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The Misclassification Risks of Hiring Independent Contractors

Corporate Counsel (03/29/12) Shannon Green

While companies see an advantage in hiring independent
contractors when they are unsure of their staffing needs or their
budgets are tight, they first should weigh the risks, says Emily
Sanford Johnson, labor and employment attorney with United Parcel
Service Inc. Johnson says that despite the flexibility, lower
costs, and specialized skills associated with hiring independent
contractors, employers face significant tax consequences at the
state and federal levels if they misclassify these employees. She
adds that employers face liability associated with overtime and
minimum wage payment violations, employee benefits, pension
plans, workers’ compensation, and state meal and rest period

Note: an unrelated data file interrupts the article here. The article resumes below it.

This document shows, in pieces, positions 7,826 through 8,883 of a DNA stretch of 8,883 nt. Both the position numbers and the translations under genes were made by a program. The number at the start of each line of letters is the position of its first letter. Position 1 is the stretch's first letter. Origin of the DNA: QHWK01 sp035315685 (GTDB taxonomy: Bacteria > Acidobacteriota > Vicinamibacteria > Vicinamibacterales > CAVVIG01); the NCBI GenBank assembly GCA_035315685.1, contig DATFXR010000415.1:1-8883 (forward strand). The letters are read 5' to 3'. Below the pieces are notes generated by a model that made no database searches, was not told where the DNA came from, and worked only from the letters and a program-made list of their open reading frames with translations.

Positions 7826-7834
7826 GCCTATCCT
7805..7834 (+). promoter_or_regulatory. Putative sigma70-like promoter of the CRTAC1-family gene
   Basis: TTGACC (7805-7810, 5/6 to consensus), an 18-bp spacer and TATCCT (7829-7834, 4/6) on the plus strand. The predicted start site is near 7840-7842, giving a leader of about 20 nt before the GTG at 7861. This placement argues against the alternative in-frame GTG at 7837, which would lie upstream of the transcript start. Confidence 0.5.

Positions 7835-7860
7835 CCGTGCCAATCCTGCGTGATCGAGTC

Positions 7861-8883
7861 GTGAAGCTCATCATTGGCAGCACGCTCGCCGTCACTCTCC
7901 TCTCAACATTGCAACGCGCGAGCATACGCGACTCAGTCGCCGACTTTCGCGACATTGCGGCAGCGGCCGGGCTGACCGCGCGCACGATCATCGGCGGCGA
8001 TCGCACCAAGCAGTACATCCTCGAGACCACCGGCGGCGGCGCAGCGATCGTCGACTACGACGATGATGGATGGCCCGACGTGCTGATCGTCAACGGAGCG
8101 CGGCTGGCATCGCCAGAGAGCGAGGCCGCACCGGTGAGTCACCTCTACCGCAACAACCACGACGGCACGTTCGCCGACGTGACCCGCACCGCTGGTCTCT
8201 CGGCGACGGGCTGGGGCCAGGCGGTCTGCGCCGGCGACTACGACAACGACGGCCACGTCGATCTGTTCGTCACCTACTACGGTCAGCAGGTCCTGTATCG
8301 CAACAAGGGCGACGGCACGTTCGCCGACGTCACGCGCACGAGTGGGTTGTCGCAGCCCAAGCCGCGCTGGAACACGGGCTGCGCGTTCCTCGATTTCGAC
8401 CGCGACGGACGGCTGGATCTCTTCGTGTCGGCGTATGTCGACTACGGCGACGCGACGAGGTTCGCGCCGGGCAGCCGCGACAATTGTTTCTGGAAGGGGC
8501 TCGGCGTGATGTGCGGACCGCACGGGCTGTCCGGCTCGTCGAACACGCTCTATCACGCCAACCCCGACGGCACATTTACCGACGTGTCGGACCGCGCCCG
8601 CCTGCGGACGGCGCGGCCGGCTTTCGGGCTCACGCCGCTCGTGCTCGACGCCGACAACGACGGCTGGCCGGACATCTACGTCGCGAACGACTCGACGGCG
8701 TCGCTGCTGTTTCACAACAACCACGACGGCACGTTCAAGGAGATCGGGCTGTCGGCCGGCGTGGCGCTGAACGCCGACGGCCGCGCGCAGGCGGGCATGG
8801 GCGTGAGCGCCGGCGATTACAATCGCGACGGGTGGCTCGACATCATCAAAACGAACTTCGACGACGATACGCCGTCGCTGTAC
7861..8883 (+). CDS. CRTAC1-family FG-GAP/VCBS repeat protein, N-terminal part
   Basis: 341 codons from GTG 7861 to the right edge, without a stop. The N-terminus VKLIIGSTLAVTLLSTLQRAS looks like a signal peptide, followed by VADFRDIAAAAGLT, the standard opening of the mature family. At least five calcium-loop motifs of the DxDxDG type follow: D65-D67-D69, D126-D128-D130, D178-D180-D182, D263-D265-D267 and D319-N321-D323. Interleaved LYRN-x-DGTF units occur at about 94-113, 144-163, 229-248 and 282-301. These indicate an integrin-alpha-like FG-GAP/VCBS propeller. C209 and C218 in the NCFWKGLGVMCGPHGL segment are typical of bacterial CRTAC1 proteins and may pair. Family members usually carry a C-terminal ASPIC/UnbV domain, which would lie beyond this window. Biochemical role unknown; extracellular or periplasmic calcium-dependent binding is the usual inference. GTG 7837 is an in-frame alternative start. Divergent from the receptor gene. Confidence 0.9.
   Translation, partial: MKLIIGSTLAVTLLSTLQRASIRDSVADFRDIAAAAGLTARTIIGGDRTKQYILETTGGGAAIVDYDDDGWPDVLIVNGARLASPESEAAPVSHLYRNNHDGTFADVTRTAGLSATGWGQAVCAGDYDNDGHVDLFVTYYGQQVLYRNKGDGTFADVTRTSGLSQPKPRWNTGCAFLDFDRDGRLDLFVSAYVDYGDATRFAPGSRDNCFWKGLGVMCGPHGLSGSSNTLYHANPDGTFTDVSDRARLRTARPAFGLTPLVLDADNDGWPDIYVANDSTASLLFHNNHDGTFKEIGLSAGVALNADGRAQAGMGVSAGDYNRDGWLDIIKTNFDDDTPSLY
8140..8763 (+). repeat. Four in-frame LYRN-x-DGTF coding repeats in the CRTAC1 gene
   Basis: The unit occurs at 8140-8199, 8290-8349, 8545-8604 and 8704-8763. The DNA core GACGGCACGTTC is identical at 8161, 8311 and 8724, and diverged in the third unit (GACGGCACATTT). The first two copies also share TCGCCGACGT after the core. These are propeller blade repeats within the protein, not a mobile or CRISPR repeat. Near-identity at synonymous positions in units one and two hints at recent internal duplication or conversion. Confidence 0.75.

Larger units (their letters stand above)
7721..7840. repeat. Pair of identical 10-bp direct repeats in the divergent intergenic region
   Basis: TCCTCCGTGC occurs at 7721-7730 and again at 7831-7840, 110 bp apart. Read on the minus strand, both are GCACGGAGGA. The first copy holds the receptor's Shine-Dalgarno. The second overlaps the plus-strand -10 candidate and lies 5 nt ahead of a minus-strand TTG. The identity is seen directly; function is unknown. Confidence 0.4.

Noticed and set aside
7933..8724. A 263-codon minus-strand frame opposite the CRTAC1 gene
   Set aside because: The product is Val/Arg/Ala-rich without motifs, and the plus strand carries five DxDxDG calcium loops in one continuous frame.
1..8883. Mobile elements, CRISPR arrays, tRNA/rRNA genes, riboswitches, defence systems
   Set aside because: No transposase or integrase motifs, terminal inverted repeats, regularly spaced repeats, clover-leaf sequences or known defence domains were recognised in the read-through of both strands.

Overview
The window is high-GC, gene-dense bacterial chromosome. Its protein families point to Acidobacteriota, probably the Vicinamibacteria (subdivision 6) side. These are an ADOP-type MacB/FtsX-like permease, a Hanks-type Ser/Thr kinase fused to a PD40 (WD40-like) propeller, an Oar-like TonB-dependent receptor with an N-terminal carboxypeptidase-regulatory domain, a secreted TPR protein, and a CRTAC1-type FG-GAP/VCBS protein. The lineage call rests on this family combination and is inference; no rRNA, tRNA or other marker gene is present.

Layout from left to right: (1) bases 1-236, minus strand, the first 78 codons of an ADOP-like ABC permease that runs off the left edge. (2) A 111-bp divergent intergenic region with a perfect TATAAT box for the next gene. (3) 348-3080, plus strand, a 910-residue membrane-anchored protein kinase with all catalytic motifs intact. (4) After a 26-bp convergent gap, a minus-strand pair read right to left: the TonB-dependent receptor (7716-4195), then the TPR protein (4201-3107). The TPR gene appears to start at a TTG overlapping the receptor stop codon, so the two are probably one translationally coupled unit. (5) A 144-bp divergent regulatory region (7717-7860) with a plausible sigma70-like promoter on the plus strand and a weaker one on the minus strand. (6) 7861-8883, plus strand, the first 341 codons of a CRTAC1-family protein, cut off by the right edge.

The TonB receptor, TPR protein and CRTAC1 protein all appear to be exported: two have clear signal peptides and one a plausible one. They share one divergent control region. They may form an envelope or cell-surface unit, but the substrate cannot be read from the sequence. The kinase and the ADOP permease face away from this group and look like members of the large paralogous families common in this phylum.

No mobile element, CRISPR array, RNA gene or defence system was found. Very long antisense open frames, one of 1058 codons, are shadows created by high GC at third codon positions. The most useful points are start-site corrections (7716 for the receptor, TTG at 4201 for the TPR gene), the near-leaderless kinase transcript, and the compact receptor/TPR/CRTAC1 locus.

laws, among other things. The U.S. Department of Labor, along
with states, is cracking down on worker misclassification.

Johnson says employers could be scrutinized when they file
unemployment or workers’ compensation claims with the state
or when employees shift from W2 status to 1099 status in the same
year at the same company. Johnson adds that to avoid charges of
misclassification, companies should not tightly control how the
independent contractor does his or her job, pay worker per
project rather than hourly or via salary, and stipulate that
failing to complete the project as per the agreement will result
in consequences. “If they are going to get paid regardless,
it looks more like they’re an employee,” she says.